Apple's (AAPL) latest is greeted with the usual display of fervor and endurance
Paris, New York, Singapore, Tokyo, Sydney:
London (Regents Street):
London (Covent Garden):
More as they come in.Philip Elmer-DeWitt - Mar 16, 2012 9:25 AM ET
Waitin', whoopin' and hollerin' in seven countries and four languages
Apple (AAPL) launched the iPhone 4S Friday in Australia, Japan, Germany, France, the U.K., Canada and the U.S.
Videos below the fold as they come in.
See also our report from New York City, 17 days in the iPhone line: Wet, cold and smelling like Cheetos.Philip Elmer-DeWitt - Oct 14, 2011 4:39 AM ET
The Japanese automaker was a perennial also-ran, behind Honda and Toyota. Until now. Nissan is making deft moves just as its rivals stall.
By Doron Levin, contributor
FORTUNE -- Japan's auto industry has been battered by disasters natural and unnatural unlike this year. A tragic earthquake and a steroidal yen have wreaked havoc on the bottom lines of major firms Honda and Toyota. The exception? Nissan. The perennial third place finisher has MOREAug 23, 2011 8:56 AM ET
Apple has included an early-warning service in the next version of its Japanese iPhones
No one knows better than the Japanese what a difference a few minutes -- or even seconds -- warning can mean when a major earthquake or tsunami is on its way. That's why they have developed the world's most sophisticated early warning system.
9to5Mac reports that the latest beta of iOS 5 -- the new mobile operating system Apple MOREPhilip Elmer-DeWitt - Aug 22, 2011 10:59 AM ET
In Japan, its profits grew 1,156% between 2005 and 2010. Europe's were up 1,518%
"Apple's international sales are simply on fire"
So wrote the Motley Fool's Erik Bleeker Monday in a piece assessing Apple's (AAPL) overseas demand.
It is, as he puts it, exploding.
This will come as no surprise to anyone who has been following COO Tim Cook's Q&As with analysts, where he's been highlighting Apple's growth in the Japanese and Asia Pacific MOREPhilip Elmer-DeWitt - Jun 28, 2011 7:38 AM ET
The contrast with Windows PC sales is especially striking in Asia, the U.S. and the rest of the world
As is his wont, Needham's Charlie Wolf waited until the middle of Apple's (AAPL) current quarter to issue his analysis of the last. As usual, it was worth the wait.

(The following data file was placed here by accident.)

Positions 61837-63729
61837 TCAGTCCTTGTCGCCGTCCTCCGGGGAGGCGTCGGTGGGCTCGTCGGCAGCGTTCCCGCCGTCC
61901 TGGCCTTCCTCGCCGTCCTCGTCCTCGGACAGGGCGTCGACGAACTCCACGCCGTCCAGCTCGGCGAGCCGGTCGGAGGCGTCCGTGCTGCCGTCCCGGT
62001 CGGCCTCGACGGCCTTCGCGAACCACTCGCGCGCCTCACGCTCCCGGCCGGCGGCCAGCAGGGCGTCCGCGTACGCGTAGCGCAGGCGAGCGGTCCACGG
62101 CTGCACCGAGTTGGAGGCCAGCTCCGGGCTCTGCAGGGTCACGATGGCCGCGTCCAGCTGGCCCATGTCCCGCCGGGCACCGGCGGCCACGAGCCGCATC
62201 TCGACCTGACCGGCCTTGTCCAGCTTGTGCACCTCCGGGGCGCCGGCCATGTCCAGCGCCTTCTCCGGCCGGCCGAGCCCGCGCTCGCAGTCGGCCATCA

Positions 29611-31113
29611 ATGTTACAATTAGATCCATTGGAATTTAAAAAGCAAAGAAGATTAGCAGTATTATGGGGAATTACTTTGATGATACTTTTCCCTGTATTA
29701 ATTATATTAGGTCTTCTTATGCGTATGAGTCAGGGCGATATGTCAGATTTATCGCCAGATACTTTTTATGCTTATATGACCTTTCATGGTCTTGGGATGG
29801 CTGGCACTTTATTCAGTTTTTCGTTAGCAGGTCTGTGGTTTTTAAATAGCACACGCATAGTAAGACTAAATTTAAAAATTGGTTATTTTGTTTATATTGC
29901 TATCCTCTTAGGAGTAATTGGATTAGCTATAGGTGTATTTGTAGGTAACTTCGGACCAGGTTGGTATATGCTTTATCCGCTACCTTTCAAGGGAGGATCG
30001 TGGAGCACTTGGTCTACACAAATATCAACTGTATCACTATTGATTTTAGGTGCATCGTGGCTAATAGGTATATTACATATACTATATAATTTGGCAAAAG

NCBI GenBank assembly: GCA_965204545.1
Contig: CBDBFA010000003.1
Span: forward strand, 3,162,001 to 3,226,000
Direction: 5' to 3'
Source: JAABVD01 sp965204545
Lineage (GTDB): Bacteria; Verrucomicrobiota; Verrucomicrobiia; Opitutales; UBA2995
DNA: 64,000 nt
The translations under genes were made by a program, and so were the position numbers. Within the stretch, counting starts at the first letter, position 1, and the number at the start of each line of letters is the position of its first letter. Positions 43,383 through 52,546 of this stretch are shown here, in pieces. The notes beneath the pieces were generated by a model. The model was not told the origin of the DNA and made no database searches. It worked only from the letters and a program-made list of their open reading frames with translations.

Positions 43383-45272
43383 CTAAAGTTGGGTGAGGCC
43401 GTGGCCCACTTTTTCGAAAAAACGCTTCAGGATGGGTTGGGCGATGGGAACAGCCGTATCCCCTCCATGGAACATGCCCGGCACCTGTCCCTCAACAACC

In a note to clients Friday entitled "What a Streak," he uses a series of charts based on IDC data to zero in MOREPhilip Elmer-DeWitt - May 22, 2011 10:40 AM ET
These days, Microsoft's co-founder has more on his mind than software sales figures or even his charitable work -- namely he wants to help solve the world's energy problems.
FORTUNE -- At WIRED's Disruptive by Design Business Conference today, Bill Gates discussed the current state of energy and potential technology replacements for oil and coal.
Gates suggested there's much more potential for nuclear energy, despite the recent disaster with Japan's Fukushima reactor. MOREJP Mangalindan, Writer - May 3, 2011 12:16 PM ET
The first video shows a queue three city blocks long for Japan's post-tsunami launch
Earthquakes, a tsunami and a few nuclear meltdowns don't seem to have cooled the ardor of Japanese Apple (AAPL) enthusiasts for the iPad 2, which launched Thursday after a five week postponement.
The first customers took their place on line at 8 p.m. Wednesday and withstood a night of heavy rain, according to the Wall Street Journal. A MOREPhilip Elmer-DeWitt - Apr 28, 2011 11:00 AM ET
Despite strong sales, iPad supplies and Japan's quake make Q2's report a hard one to call
Nobody, not even CFO Peter Oppenheimer, thinks that Apple (AAPL) earned as little as $4.90 per share on revenues of $22 billion last quarter -- the numbers he offered in January when he issued his guidance for the company's second fiscal quarter of 2011.
As usual in the Steve Jobs/Tim Cook era, the game at the MOREPhilip Elmer-DeWitt - Apr 20, 2011 8:31 AM ET
After offering Google Voice, the carrier now will let you make Market purchases against your monthly bill.
Joining AT&T (T) and T-Mobile (ahem), Sprint (S) will now allow Android users to buy Android Market items and have them charged to their monthly Sprint bill. This theoretically simplifies purchasing and removes the barrier to entry for paid Apps for some Android users. Google remarked:
We believe that Direct Carrier Billing is a key MORESeth Weintraub - Apr 13, 2011 4:00 PM ET
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